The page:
Pitz R.W.,Vanderbilt University | Hu S.,Babcock and Wilcox Research Center | Wang P.,Xiamen University
Progress in Energy and Combustion Science | Year: 2014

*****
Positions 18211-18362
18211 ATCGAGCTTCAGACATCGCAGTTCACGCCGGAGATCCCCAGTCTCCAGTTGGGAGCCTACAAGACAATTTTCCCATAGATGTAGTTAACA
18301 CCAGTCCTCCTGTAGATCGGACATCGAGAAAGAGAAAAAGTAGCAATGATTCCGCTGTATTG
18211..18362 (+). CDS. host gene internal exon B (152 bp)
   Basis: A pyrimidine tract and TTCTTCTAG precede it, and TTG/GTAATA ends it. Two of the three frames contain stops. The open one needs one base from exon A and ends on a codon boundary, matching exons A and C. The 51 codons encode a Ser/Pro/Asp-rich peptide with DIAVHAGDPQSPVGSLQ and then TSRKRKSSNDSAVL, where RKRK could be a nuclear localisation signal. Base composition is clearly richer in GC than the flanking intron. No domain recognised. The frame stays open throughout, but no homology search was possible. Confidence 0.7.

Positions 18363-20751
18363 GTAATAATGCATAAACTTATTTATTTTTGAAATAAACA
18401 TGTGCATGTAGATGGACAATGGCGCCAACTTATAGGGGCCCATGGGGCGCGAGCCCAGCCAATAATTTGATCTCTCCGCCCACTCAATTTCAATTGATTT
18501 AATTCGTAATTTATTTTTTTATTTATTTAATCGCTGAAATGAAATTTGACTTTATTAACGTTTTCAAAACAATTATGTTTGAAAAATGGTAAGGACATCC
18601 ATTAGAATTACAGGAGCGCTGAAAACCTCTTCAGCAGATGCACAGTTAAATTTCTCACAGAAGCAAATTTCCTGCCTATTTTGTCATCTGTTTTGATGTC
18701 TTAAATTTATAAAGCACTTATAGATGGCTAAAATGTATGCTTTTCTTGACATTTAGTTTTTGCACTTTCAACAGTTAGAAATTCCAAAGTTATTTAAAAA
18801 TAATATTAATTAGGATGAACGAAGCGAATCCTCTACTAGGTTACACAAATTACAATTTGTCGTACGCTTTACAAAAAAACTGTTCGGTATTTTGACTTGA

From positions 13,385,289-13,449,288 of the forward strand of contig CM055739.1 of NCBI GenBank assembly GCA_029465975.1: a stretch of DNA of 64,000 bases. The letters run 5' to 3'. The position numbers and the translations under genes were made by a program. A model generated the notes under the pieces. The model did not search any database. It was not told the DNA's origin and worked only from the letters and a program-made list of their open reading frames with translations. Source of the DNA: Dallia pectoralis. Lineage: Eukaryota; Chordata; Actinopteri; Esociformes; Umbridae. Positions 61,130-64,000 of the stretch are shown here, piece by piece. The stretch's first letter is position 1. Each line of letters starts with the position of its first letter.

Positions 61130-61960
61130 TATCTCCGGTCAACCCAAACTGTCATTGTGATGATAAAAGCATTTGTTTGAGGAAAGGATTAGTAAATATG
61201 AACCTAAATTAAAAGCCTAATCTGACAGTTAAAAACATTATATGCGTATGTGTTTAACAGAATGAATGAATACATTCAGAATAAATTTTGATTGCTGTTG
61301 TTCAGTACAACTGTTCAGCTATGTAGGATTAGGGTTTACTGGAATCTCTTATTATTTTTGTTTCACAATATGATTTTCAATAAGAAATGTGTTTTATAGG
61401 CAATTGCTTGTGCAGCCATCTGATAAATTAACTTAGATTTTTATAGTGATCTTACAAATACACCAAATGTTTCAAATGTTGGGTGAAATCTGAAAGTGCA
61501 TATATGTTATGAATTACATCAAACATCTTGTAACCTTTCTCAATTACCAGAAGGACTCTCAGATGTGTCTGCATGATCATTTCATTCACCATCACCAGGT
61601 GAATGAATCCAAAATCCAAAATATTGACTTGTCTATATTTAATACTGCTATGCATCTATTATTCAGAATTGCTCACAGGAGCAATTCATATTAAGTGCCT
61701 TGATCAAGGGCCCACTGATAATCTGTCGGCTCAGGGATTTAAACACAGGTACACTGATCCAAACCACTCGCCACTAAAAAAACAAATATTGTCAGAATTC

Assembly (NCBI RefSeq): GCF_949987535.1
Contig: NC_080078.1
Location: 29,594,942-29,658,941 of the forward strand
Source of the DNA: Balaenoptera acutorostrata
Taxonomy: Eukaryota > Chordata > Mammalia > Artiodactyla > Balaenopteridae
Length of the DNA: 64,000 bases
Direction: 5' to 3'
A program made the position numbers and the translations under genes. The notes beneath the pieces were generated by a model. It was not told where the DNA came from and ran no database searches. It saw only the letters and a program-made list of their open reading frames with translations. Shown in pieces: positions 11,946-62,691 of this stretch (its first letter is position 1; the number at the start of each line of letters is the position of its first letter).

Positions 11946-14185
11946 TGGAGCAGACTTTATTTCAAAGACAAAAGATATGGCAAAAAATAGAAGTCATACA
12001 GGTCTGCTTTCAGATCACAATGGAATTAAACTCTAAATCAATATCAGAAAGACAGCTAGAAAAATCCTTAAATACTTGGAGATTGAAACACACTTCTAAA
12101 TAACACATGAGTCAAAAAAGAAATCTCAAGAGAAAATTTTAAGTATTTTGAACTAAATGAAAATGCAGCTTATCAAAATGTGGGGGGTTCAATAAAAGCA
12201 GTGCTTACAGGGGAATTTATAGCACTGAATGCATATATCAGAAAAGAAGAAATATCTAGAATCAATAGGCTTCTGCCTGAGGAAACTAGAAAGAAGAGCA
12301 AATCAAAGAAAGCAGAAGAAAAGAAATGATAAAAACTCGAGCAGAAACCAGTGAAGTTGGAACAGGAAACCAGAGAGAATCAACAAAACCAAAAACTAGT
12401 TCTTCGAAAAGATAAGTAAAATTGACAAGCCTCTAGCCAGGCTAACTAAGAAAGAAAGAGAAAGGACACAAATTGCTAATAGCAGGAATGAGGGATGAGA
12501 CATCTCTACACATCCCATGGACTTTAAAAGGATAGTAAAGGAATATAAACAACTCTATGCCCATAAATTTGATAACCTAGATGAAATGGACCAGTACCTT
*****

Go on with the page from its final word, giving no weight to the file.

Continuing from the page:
Tubular flames are ideal for the study of stretch and curvature effects on flame structure, extinction, and instabilities. Tubular flames have uniform stretch and curvature and each parameter can be varied independently. Curvature strengthens or weakens preferential diffusion effects on the tubular flame and the strengthening or weakening is proportional to the ratio of the flame thickness to the flame radius. Premixed flames can be studied in the standard tubular burner where a single premixed gas stream flows radially inward to the cylindrical flame surface and products exit as opposed jets. Premixed, diffusion and partially premixed flames can be studied in the opposed tubular flame where opposed radial flows meet at a cylindrical stagnation surface and products exit as opposed jets. The tubular flame flow configurations can be mathematically reduced to a two-point boundary value solution along the single radial coordinate. Non-intrusive measurements of temperature and major species concentrations have been made with laser-induced Raman scattering in an optically accessible tubular burner for both premixed and diffusion flames. The laser measurements of the flame structure are in good agreement with numerical simulations of the tubular flame. Due to the strong enhancement of preferential diffusion effects in tubular flames, the theory-data comparison can be very sensitive to the molecular transport model and the chemical kinetic mechanism. The strengthening or weakening of the tubular flame with curvature can increase or decrease the extinction strain rate of tubular flames. For lean H 2-air mixtures, the tubular flame can have an extinction strain rate many times higher than the corresponding opposed jet flame. More complex cellular tubular flames with highly curved flame cells surrounded by local extinction can be formed under both premixed and non-premixed conditions. In the hydrogen fueled premixed tubular flames, thermal-diffusive flame instabilities result in the formation of a uniform symmetric petal flames far from extinction. In opposed-flow tubular diffusion flames, thermal-diffusive flame instabilities result in cellular flames very close to extinction. Both of these flames are candidates for further study of flame curvature and extinction. © 2014 Elsevier Ltd. All rights reserved. Source